Monday, November 18, 2013

Work Ethic (Apothecary, Part 1)

I worked for my dad for years at a pharmacy in Missouri. I still remember driving down Ward Parkway in his truck listening to talk radio and willing him to drive faster. I’m not sure why I was in such a rush to get to work, but I was young and almost always in a hurry. And, of course, I thought my dad was slow because that’s just how teenage girls are.
While working at the downtown location, I met some amazing people. I don’t remember all of their names, but they were hard working and loyal to my father and his business. They were because he was the example. He was always there earlier and then later than all of his workers. He would go the extra mile for his customers and he became part of the community. Even when really awful things (things that made the evening news) would happen, he would turn around and open up the store early the following day. 
Michael thinks this story epitomizes my father (there are many others, but this is a good one). On his way to work in my mother’s minivan, he was in an accident. Not just a fender bender--the truck in front of him lost his exhaust system hitting the car my dad was driving, taking out one side and causing it to flip, multiple times, and finally landing in a ditch. He climbed out of the driver-side window and was looking at the damaged car when help arrived. One person asked him if there were any survivors. “Ummm. Yes, me.”
 The tow truck arrived and pulled the disabled car out, and my dad asked if the driver could drop him off at his store on his way to drop the car off. The hospital? No. Work? Without question.
In the basement of this downtown location, there were these huge apothecary cabinets--painted green and scratched revealing many layers of paint and a deep stain. They smelled musty and showed years of wear. But, I loved them. Even as an impatient teenage girl, I saw something in these old cabinets and I knew that I would have them in my home one day. I told my father and he listened. Years later, when he closed the store, he moved those cabinets into storage. When they moved their home, he had them moved again.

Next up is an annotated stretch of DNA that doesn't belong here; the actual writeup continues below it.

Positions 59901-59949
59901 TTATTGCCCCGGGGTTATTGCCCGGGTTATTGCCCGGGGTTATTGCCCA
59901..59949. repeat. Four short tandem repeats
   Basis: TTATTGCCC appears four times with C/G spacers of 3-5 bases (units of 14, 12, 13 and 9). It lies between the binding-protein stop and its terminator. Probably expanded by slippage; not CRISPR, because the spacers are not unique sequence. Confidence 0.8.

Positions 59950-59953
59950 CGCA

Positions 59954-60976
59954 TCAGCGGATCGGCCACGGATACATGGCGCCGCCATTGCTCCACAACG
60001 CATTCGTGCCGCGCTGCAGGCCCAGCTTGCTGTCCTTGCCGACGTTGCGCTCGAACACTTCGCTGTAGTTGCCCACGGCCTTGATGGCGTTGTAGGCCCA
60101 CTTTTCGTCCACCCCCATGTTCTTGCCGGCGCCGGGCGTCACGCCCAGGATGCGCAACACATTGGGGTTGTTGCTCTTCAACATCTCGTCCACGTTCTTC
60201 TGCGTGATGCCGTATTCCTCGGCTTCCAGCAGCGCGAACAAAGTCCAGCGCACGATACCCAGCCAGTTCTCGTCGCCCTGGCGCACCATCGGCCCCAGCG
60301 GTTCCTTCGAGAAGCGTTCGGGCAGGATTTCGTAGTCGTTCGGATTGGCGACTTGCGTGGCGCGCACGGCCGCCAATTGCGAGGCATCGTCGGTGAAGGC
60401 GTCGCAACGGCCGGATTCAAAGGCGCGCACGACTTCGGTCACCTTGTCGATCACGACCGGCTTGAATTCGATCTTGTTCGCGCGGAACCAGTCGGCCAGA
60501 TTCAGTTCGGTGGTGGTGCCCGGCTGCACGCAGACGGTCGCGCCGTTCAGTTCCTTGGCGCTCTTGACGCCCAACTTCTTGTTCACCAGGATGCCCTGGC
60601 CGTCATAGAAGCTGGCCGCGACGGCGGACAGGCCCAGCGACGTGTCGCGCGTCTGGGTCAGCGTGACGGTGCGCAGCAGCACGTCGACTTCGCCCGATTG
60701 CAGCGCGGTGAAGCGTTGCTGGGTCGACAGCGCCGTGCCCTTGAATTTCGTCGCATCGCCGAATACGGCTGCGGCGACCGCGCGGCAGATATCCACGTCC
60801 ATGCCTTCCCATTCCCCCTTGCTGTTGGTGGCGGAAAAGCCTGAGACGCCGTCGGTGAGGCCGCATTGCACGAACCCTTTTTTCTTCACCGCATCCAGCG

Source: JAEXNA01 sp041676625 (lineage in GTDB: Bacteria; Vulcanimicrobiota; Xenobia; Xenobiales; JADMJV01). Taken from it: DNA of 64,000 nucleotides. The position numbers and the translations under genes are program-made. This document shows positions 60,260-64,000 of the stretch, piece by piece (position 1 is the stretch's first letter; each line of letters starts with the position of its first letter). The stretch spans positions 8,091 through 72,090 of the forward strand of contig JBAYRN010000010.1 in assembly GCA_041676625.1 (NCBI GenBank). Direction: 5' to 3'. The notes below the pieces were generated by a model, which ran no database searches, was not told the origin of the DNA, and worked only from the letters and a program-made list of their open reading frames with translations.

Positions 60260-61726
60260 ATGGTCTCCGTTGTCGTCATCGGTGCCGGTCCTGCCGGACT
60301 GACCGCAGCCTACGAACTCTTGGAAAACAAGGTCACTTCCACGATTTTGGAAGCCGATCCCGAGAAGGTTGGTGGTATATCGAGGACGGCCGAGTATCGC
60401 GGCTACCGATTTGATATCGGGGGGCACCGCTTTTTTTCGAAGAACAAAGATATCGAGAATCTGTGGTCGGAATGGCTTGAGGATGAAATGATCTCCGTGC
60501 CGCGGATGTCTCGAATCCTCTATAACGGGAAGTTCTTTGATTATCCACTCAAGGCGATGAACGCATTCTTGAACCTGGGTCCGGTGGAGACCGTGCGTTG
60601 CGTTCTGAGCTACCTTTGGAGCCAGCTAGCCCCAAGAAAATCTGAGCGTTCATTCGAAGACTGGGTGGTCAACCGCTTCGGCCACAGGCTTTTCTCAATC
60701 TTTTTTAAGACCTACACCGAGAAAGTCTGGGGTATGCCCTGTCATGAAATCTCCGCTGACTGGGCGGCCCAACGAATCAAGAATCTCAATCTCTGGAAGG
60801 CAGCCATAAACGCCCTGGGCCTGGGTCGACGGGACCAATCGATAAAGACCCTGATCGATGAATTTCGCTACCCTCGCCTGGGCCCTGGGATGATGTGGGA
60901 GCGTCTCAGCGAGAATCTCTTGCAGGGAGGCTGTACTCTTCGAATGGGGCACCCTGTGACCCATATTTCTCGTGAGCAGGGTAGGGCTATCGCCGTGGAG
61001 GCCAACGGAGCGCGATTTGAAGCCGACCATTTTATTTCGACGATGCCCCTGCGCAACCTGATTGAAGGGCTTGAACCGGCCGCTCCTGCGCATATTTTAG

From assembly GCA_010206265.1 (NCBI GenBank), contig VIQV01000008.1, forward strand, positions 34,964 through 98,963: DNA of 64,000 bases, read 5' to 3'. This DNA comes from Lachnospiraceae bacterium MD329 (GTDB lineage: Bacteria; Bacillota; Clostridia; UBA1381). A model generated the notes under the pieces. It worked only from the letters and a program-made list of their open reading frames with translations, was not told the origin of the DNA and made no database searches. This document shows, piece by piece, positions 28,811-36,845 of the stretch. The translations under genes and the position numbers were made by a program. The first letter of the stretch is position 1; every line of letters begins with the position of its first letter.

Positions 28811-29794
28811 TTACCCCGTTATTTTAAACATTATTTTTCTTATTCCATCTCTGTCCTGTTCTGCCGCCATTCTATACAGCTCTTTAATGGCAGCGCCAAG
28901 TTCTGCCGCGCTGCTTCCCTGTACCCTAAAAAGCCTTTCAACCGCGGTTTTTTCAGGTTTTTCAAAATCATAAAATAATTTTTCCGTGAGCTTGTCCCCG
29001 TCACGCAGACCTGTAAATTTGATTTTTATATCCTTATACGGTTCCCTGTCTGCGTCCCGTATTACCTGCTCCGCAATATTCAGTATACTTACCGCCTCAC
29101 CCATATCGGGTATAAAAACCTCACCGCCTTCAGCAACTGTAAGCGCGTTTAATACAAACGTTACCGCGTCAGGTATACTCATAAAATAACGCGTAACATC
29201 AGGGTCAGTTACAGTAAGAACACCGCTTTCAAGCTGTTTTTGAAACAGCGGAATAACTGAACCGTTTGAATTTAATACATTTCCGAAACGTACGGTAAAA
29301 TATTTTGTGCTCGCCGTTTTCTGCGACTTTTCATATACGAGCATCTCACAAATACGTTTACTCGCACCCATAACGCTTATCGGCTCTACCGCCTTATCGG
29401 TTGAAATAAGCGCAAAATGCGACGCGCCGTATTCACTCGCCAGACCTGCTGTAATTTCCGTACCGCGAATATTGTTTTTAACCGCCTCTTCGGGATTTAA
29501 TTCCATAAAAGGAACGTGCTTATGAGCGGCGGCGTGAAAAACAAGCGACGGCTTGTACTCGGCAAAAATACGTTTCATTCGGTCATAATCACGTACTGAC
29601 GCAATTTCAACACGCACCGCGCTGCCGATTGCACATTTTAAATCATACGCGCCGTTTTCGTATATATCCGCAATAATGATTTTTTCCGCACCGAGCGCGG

A few years ago, Michael and I visited my parents and brought one of the cabinets back in a rented truck. The bottom cabinet is complete and I’m working on the top now (Apothecary, Part 2). Clearly, I’m not in a rush like I was when I was a teenager.
Part 3 and 4 are in waiting in the wings now. We brought them back this summer.

Sunday, November 17, 2013

15 million recalled, but ours wasn’t one

I woke up to the smell of an electrical fire. You know that burning acidic plastic smell? If you don’t, it’s a smell that you can’t easily forget. It was about 3 in the morning and it was strong . I had to first figure out if I was dreaming or awake. Unfortunately, I was awake and then really awake.

We had recently replaced outlets in the kitchen so I immediately thought I knew the source. I woke up Michael and that was his thought, too. We were wrong, and a little groggy, and concerned. He decided to check out the attic and crawl space while I went around touching around each outlet and petting the walls to feel for heat.

We quickly narrowed the smell to one room, but couldn’t figure it out. We started to unplug everything. Moved furniture to unplug the television components and were overwhelmed by the fumes. Our surge protector was melting (albeit slowly). We took it apart and the battery was fine, but the rest was self-destructing and it smelled horrible. We moved it outside to the driveway so that it could melt outside or at least cool off.

We tried to go back to bed, but I couldn’t stop thinking about what might of happened had we not been home, or out of town, or just didn’t have sensitive noses. The thought of your home burning down doesn’t really reassure you as you are trying to get back to sleep. After a few hours of fitful rest, I decided to google the product. There were years of complaints on message boards and big news of a recall just last month (October 2013). I strangely felt relieved, until I realized our model—the one smoldering in our driveway—was not included in the recall.

I’ve since sent an email with photos of the damaged product to the company. I may have used the words “catastrophic malfunction” in my message. I fully expect them to do the right thing… but I still can’t get that smell out of my head.